Then he was forced to take notice. Some of skills developed under Caligastia’s regime–before they left for the invasion–were passed down through the generations, and now large sandstone buildings were starting to be built, clustered together where the two great rivers drew closest. The boats that plied those waters also broadly followed a design once perfected ten millennia past by West African shipwrights. Yet, by expanding west into Mesopotamia the people were also straying unknowingly into a region traditionally dominated by Caligastia’s increasingly baleful presence. Since the war that the Prince had directly instigated and which had slipped so tragically through his fingers, Caligastia had been rendered relatively powerless. Another being might have felt crippled with shame at the terrible crime he’d committed, but if Caligastia felt any shame, he was far too proud to ever admit it. His machinations had resulted in laying waste to a vast swathe of territory, from deep into the African continent, to encircle the Mediterranean, including much of southern Europe and stretching as far east as the current Turkish/Persian border, and he’d remained unmoved.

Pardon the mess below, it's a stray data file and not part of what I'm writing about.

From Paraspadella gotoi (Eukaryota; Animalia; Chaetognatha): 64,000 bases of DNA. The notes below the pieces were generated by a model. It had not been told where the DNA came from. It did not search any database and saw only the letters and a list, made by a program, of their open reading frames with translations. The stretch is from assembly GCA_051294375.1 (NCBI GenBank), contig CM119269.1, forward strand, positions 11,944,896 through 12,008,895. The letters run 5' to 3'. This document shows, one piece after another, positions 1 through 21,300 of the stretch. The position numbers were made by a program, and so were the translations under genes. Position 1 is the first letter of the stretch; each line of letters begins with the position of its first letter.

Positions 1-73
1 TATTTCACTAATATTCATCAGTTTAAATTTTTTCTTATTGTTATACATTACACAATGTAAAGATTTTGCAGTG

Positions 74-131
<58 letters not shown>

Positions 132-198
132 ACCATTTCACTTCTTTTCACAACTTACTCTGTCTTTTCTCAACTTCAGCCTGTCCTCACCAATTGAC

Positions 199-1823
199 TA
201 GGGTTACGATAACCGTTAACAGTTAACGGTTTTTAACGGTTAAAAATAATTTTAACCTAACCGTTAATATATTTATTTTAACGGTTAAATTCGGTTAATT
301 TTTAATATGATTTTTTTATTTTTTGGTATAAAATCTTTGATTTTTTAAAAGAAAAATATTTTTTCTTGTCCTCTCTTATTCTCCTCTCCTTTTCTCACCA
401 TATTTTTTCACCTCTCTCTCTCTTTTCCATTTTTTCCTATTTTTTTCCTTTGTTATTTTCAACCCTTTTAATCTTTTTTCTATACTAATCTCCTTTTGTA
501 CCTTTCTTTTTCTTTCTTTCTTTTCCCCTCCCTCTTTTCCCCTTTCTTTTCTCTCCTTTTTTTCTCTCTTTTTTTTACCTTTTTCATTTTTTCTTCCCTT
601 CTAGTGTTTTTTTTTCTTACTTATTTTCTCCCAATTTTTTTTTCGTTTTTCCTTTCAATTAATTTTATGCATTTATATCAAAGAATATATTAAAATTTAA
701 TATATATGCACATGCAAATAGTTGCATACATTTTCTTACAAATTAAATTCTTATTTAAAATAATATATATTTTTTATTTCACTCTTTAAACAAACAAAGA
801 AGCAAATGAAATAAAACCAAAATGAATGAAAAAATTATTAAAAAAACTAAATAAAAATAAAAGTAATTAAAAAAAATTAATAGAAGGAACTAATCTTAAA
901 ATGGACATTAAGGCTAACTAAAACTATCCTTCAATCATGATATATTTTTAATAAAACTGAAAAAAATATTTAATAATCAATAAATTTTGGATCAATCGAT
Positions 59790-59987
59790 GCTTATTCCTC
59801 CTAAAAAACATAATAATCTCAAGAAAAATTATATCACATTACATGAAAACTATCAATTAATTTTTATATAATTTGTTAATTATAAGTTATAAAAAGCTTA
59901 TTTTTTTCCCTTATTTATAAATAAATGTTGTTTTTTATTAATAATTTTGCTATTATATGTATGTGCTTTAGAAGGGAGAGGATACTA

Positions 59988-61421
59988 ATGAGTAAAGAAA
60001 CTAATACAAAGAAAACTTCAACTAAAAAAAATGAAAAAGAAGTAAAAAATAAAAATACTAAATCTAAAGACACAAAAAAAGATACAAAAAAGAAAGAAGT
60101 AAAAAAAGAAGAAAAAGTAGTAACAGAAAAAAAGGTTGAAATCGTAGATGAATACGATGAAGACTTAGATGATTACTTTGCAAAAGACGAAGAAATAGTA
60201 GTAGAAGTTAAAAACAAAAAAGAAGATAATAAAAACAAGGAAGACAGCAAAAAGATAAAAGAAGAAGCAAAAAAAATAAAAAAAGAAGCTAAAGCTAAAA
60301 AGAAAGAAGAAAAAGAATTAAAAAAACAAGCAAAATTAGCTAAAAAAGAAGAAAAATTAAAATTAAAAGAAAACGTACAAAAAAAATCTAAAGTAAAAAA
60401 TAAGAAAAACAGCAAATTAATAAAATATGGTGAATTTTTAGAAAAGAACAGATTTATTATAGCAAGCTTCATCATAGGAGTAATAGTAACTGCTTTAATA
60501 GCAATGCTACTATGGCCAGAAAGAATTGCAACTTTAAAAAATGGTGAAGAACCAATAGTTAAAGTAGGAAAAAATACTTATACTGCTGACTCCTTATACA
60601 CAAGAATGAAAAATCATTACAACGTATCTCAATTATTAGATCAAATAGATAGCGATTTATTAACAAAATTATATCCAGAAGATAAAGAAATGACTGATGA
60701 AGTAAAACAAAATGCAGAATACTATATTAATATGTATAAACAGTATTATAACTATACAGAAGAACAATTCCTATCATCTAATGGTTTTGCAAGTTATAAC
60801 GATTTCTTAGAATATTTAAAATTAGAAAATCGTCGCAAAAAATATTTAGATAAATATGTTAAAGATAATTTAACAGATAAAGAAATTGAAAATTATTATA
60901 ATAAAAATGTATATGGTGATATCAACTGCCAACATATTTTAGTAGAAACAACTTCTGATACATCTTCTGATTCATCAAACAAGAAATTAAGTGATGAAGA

Yet it was unavoidably obvious to us watchers that Prince Caligastia had effectively destroyed the very beings he’d taken such pleasure at manipulating. I received some insight into Caligastia’s thinking when I was required to report to him soon after I arrived in Mesopotamia. I’d had more dealings previously with Prince Daligastia since watchers fell under his command, but Prince Caligastia was still my titular superior so I had no choice but to attend him in his grandiose palace close to the eastern coast of the Mediterranean, in present-day Palestine. He’d created this fanciful structure, with its translucent walls, its impossible cantilevers and topless towers, with his powerful mind. The palace floated free of gravity in a subspace frequency-domain available to celestials. The arched halls reached as high as the nave of a Gothic cathedral, yet there were no columns supporting the ornately sculpted ceiling. Like an M.C. Escher drawing, freeform staircases angled up and down without logic in the vast internal space. Light filtered dimly through gaps between the heavy crimson drapes, the tops of which reached up into the arched roof.